• Wed
  • Sep 3, 2014
  • Updated: 1:12pm

A quiet patriot who paid an enormous price

PUBLISHED : Sunday, 17 January, 2010, 12:00am
UPDATED : Sunday, 17 January, 2010, 12:00am

No tycoons or top government officials will attend Lo Hoi-sing's funeral. Today, few people even know who he was. Yet, Lo, who died last week aged 61, exemplified the kind of courage and generosity that any civilised society needs in its citizens in order to flourish.

Nineteen eighty-nine was a tumultuous year in China; it also changed Lo's life forever. At the start of the year, he was chief representative of the Beijing office of the Hong Kong Trade Development Council. By the year's end, he was under arrest for helping to smuggle out dissidents and intellectuals in the wake of the Tiananmen Square crackdown.

The underground efforts were part of what came to be known as Operation Yellow Bird. At its height, it carried out more than 100 rescues. For his activities, he was arrested in Shenzhen in October 1989 and sentenced to five years' jail in Guangdong the following year. But the massive underground rescue operation he helped put on track continued without him.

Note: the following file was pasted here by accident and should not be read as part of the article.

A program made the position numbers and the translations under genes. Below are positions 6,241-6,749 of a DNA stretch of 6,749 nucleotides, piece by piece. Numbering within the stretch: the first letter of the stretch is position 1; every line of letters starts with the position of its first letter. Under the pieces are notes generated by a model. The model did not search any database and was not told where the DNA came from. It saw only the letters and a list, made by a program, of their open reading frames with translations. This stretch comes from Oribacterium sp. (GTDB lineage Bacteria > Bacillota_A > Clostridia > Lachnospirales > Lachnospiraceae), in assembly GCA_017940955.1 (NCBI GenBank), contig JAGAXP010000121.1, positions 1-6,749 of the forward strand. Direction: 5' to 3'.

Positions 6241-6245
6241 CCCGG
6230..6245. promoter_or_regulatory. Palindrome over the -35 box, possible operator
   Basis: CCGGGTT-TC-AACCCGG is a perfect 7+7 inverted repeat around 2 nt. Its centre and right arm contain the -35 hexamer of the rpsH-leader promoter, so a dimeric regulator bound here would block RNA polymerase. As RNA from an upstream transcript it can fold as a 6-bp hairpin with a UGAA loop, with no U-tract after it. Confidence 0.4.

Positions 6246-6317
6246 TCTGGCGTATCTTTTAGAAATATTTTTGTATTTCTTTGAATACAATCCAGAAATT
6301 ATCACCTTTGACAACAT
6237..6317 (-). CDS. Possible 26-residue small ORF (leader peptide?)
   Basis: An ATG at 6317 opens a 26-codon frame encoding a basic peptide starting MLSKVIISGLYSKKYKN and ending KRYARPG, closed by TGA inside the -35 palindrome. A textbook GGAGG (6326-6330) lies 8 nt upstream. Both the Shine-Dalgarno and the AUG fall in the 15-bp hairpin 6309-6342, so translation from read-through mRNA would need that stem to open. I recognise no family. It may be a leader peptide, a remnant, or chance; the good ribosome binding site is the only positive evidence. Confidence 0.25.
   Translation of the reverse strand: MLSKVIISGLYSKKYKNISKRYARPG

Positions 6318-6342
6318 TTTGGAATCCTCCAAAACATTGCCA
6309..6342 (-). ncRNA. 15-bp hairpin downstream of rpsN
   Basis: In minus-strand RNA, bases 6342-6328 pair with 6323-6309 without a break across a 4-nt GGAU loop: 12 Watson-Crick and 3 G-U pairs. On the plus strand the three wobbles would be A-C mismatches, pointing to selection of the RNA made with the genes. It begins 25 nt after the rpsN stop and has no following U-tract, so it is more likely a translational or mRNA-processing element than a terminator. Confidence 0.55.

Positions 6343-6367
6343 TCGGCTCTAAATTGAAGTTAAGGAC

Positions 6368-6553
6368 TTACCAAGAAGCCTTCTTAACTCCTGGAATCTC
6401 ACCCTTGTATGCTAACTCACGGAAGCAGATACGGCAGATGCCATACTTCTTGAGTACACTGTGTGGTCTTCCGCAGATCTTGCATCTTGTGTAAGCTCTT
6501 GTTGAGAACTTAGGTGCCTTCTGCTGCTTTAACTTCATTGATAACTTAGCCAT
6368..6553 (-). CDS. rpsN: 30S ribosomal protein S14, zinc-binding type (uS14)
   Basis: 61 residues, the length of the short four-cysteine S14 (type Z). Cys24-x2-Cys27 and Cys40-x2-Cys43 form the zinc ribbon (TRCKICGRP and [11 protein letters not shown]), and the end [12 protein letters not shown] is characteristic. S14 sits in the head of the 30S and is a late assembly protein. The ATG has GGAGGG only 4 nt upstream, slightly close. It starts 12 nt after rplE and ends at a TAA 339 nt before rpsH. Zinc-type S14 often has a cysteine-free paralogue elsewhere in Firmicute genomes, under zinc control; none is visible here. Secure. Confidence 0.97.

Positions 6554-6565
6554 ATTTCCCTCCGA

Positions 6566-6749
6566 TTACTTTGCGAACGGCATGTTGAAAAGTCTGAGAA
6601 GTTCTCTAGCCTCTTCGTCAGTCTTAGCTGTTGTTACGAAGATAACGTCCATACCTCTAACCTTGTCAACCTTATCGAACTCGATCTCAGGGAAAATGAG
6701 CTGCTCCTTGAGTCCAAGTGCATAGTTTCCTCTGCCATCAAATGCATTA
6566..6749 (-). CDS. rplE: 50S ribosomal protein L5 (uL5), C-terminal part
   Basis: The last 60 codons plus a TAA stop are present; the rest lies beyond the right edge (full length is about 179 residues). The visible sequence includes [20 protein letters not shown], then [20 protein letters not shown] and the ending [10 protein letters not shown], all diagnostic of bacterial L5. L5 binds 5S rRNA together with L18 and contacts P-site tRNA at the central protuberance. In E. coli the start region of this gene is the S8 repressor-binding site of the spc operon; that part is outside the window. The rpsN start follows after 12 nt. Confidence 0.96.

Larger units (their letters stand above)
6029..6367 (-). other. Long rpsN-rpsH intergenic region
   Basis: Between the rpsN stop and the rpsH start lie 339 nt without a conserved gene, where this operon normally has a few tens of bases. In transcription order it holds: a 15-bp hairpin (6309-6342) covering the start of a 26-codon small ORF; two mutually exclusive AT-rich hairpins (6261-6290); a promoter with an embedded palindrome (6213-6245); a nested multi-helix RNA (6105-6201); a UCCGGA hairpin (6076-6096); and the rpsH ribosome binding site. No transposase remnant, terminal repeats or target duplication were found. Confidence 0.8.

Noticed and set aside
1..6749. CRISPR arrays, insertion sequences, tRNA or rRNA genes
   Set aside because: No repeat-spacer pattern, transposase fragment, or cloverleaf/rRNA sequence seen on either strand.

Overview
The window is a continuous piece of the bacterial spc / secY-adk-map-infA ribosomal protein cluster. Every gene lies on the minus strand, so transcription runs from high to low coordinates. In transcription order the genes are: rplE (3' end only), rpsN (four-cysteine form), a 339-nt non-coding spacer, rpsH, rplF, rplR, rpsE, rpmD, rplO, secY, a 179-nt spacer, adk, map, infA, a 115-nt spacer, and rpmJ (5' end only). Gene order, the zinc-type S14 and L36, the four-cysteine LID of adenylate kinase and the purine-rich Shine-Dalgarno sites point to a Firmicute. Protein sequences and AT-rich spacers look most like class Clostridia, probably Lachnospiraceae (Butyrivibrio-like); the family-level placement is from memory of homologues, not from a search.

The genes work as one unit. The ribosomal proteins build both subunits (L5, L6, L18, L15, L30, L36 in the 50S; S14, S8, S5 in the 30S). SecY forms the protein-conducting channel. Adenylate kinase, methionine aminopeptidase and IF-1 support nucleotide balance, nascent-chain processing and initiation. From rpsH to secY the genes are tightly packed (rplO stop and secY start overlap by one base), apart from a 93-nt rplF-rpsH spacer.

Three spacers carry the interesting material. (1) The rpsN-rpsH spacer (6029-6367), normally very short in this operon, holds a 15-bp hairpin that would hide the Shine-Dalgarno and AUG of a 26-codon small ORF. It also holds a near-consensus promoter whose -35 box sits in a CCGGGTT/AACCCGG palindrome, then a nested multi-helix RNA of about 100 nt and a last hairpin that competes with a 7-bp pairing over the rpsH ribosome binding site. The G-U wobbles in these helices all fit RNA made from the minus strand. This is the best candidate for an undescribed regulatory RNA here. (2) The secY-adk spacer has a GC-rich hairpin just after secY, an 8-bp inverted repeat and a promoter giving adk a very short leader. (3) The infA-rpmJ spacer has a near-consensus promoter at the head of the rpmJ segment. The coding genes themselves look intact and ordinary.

Politics ran in the family. His father, Lo Fu, was a top editor of pro-Beijing newspapers in Hong Kong. The elder Lo was placed under house arrest in Beijing from 1982 to 1993 for spying for the United States, but was allowed to return to Hong Kong in 1993. The younger Lo started his own business specialising in China trade after he quit the TDC job in January 1989. It could have been the start of a lucrative career. However, the student protests in Tiananmen Square intervened. Lo might have lingered in a mainland jail, but his plight became known to the British government. He was released on parole in 1991 when then British prime minister John Major visited Beijing. But his health was never the same again after his release. His career suffered.

His friends and family described him as a generous man. He believed in the democratic movement and cared about the nation. Reasonable people may disagree on the rightness of the student protests. Some may even argue the student leaders were reckless. But in helping them escape, Lo acted out of deep conviction as a citizen and patriot - and paid an enormous price.

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